15) “Feel”, Michelle Tumes (Listen, 1998)
This was probably my favorite song from Michelle Tumes’ first album. While I may have been a bit melodramatic about it at times, it was great to be in a relationship and have a freedom to be totally honest about feelings that had been difficult to communicate to other people. Not that I hadn’t tried, but people who were “just friends” usually weren’t up for that level of helping me work out my personal issues. Being able to honestly feel is one thing – how much time you spend dwelling on it and rehashing it is quite another.
This is a view of Tom Sawyer’s Island, from what used to be the Swiss Family Treehouse as Disneyland. (It’s now Tarzan’s Treehouse – there goes another childhood memory.) Sharon got me into Disneyland for free because she played flute in the Oxy/CalTech concert band, and they had a performance there. Since the band needed to practice and to spend some time together after the show, I spent a bit of time walking around the premises by myself before and after the performance, which kind of irked me – Disneyland is a strange place to be alone. But I enjoyed the trip overall – that was back in the days before I decided I was done with Disneyland.
Where in the world is this?
1) “My Friend (So Long)”, dc Talk (Supernatural, 1998)
The day before the Disneyland trip, Tim and Krista and Sharon and I (along with a few other friends) went to one of the best concerts I’ve been to in my entire life – dc Talk’s Supernatural tour with Jennifer Knapp and The W’s. This song, with its humorous video that showed a member of the band being rushed to the hospital and the other members fretting over what would happen to him (who that wounded member was kept changing every few scenes or so, just to obscure rumors about any one of them leaving the group), was a solid highlight of an all-around high energy show.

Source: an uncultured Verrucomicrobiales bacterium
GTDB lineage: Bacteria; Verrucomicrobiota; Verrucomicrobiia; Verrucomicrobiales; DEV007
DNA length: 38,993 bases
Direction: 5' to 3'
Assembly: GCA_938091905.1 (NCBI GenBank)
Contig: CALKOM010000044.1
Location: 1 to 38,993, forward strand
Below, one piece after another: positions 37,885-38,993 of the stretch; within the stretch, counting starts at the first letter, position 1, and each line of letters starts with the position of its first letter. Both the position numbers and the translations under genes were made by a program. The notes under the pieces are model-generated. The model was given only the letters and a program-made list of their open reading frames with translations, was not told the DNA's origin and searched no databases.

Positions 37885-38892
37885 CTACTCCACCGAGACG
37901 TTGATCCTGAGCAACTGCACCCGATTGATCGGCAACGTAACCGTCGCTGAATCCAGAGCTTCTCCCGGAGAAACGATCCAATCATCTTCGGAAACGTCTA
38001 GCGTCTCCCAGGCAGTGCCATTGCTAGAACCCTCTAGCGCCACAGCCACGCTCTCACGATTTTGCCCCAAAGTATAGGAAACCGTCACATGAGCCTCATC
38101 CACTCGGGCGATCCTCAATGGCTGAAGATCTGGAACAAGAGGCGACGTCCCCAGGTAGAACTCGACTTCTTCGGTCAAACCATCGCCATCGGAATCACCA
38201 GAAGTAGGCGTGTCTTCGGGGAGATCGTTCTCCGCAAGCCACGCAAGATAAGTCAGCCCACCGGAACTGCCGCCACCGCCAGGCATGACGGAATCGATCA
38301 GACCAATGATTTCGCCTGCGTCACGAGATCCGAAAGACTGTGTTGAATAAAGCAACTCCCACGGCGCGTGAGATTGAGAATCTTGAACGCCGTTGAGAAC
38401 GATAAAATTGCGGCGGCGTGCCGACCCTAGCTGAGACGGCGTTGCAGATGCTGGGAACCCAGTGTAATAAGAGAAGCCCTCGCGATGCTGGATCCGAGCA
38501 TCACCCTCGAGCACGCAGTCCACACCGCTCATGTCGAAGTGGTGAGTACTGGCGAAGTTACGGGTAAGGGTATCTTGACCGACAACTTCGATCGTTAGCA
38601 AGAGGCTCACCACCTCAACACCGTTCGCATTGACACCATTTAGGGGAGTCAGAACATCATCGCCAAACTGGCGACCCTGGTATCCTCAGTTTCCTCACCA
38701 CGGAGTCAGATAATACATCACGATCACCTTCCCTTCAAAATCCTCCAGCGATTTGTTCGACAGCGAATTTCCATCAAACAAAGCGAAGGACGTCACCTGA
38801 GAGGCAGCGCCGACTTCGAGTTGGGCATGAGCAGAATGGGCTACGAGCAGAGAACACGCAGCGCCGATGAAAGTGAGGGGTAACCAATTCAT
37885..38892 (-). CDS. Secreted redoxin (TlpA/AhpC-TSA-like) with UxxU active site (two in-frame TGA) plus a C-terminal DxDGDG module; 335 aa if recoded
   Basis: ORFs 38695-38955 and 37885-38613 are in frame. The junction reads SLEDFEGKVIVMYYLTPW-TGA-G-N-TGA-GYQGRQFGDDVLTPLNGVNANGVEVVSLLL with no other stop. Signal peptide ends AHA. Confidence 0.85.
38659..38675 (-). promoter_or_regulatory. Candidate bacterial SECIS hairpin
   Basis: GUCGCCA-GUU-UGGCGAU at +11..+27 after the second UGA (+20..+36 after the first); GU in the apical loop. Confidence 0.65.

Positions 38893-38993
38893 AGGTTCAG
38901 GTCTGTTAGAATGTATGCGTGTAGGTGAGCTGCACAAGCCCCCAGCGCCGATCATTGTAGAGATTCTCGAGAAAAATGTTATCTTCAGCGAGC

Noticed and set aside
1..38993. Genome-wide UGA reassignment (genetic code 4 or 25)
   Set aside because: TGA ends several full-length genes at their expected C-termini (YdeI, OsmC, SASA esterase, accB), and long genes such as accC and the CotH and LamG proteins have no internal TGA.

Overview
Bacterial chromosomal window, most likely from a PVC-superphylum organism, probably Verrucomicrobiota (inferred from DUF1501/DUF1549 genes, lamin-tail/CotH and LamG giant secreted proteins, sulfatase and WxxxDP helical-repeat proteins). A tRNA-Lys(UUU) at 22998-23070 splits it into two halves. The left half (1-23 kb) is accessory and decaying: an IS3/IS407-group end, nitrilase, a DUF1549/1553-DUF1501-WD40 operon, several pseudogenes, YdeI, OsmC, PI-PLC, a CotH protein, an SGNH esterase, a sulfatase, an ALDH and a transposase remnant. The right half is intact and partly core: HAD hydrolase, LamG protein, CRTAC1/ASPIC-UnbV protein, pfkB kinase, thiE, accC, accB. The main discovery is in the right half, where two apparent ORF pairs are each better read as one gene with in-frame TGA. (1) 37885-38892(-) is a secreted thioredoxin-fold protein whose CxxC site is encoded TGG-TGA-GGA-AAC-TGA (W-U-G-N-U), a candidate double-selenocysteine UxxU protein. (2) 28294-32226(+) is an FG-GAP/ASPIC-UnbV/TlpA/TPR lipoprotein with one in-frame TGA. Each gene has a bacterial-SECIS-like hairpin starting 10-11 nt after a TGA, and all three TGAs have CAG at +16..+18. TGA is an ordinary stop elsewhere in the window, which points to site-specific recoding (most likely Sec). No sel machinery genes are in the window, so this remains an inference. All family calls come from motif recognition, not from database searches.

2) “Welcome to Our Big Rock Show”, All Star United (International Anthems for the Human Race, 1998)
Just under two-minutes of punked-up lyrical goofiness that really should have been the opening song at the first and only ASU performance we ever saw. Sharon and Tim had a physics professor who would often refer to an equation as a “puppy” (e.g. – “but if we take the derivative of this puppy…”), so they were highly amused when Ian Eskelin energetically proclaimed, “Wind us up and watch this puppy go!”
3) “Handbook for the Sellout”, Five Iron Frenzy (Our Newest Album Ever!, 1997)